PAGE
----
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such a nasty woman | by maryann johanson

3-Iron (review)

Kim Ki-duk’s follow-up to his beautifully, expressively quiet Spring, Summer, Fall, Winter… And Spring is another film that is beautifully, expressively quiet in a completely different way. Tae-suk (Jae Hee) walks on the outermost edges of city society, a modern Goldilocks who breaks into houses and apartments while the inhabitants are away, sleeping in their beds and washing in their showers and examining with genuine curiosity the ephemera of their lives, like family photos. He’s not a thief — he steals nothing and actually “pays” for his stay by performing little chores — but he’s much more removed from ordinary decent humanity than even a criminal is: Not only does he speak to no one, he doesn’t even interact with others. Until he meets Sun-hwa (Lee Seung-yeon) in a house that’s not as empty as he thought it was. Well, he interacts with her, as she joins him on his urban peregrinations, but neither of them talk, even to each other. With his astonishing eye for the most minute and most telling of human behaviors, and how they reflect how we feel, Kim paints an extraordinary picture of the gulfs and bridges between disaffection and connectedness, the weightiness of material possessions, and how hiding in the shadows can be the freest way to live.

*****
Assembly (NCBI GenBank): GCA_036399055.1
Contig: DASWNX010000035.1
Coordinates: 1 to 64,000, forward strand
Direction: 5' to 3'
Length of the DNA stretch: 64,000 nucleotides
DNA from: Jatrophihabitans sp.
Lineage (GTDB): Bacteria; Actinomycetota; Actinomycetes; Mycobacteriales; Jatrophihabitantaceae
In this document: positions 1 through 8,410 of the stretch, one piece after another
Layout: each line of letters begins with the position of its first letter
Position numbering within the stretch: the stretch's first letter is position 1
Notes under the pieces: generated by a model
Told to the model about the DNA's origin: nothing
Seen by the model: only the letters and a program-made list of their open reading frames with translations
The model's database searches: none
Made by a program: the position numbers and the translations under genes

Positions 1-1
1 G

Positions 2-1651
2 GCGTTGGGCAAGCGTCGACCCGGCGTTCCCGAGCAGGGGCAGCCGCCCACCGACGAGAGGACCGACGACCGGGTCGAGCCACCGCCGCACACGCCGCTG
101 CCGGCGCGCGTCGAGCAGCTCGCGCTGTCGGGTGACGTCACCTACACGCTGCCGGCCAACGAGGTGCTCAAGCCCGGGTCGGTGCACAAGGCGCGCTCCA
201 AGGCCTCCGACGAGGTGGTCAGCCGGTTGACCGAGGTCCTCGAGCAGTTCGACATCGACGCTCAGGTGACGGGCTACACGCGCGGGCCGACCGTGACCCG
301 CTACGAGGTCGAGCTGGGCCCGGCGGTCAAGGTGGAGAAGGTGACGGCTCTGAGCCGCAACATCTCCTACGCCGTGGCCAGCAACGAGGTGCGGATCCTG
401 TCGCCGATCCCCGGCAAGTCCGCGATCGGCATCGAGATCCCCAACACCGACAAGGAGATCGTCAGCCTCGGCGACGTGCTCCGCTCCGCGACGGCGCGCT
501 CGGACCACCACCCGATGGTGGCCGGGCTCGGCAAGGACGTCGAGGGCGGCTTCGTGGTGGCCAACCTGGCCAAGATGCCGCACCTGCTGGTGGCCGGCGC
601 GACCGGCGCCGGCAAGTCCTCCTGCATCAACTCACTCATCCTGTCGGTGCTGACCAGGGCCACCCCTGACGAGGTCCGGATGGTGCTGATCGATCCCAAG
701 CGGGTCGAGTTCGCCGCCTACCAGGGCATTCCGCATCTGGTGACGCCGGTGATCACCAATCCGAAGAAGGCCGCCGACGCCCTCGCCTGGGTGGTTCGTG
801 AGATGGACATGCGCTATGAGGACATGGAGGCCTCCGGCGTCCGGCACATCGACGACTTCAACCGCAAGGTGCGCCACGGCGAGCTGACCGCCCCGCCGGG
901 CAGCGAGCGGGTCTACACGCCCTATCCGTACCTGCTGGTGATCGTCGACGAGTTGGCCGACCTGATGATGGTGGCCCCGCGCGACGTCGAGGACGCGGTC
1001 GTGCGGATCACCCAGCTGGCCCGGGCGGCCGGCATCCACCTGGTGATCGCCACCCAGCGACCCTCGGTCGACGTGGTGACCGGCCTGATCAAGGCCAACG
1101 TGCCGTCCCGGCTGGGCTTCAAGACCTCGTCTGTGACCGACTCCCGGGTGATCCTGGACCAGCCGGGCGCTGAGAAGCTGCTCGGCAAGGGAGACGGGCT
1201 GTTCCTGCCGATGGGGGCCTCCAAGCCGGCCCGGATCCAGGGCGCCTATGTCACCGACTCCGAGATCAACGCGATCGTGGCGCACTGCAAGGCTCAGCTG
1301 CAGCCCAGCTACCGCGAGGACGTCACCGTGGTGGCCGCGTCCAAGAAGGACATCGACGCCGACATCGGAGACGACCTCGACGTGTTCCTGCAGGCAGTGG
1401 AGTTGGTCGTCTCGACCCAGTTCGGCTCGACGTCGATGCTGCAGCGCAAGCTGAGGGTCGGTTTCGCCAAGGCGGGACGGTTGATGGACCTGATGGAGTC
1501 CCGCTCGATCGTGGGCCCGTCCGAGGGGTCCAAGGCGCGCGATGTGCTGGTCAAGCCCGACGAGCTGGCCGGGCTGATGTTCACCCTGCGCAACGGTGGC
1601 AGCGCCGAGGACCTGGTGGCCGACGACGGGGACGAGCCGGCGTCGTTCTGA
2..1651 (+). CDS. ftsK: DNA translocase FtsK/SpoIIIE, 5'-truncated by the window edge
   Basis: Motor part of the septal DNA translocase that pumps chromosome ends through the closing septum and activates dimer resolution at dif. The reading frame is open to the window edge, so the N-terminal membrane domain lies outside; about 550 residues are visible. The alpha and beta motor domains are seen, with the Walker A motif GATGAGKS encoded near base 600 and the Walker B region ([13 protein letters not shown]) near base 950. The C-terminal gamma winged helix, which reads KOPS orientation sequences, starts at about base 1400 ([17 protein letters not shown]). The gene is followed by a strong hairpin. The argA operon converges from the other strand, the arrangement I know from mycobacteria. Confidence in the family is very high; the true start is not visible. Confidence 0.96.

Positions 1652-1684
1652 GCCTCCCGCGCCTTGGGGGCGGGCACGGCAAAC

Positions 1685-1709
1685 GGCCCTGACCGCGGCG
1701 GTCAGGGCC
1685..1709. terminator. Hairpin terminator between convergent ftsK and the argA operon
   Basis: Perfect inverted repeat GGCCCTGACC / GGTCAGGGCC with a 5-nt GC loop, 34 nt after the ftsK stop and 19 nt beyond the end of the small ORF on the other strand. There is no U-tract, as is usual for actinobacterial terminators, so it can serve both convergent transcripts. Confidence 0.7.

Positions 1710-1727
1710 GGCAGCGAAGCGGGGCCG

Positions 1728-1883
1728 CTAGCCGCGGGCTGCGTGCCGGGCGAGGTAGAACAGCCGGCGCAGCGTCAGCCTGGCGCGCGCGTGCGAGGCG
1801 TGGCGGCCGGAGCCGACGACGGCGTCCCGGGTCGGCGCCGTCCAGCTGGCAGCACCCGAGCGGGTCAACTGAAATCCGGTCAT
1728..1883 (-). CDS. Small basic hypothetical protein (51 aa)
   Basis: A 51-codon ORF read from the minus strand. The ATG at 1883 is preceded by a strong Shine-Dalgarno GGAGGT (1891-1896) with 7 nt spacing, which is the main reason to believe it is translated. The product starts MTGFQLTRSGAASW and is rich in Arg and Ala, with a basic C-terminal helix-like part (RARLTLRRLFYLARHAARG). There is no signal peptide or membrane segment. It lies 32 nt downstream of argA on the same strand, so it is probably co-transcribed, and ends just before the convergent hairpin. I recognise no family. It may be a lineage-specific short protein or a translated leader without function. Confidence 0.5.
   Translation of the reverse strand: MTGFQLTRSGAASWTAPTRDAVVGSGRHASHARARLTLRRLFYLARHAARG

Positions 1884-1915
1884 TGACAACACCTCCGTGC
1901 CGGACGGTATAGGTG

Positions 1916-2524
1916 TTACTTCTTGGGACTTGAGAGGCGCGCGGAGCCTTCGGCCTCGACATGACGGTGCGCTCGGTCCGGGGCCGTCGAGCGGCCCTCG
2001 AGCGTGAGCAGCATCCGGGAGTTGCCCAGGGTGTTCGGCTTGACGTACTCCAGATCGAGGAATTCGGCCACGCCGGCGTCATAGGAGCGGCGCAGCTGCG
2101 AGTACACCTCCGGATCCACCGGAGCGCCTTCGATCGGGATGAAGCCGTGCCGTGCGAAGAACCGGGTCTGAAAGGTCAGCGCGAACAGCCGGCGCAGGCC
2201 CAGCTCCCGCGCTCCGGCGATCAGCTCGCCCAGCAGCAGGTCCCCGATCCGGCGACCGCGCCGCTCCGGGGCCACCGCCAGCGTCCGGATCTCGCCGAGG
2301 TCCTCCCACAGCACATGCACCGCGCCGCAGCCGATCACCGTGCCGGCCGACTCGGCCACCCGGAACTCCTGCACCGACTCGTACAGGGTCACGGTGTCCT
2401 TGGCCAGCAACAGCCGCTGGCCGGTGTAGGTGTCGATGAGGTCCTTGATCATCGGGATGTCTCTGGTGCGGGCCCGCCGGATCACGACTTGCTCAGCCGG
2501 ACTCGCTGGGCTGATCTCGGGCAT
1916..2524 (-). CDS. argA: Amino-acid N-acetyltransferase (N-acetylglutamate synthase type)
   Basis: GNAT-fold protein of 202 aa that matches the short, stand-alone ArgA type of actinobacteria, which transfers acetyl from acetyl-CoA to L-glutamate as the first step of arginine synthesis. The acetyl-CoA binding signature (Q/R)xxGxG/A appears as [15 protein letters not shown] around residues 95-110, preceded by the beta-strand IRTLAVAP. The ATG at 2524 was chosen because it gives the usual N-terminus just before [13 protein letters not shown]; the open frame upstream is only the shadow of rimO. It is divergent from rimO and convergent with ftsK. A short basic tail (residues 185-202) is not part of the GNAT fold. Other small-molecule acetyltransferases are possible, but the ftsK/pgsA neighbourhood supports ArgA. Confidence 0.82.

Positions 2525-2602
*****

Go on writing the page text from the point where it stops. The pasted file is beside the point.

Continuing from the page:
MPAA: rated R for some sexual content

viewed at a private screening with an audience of critics

official site | IMDb
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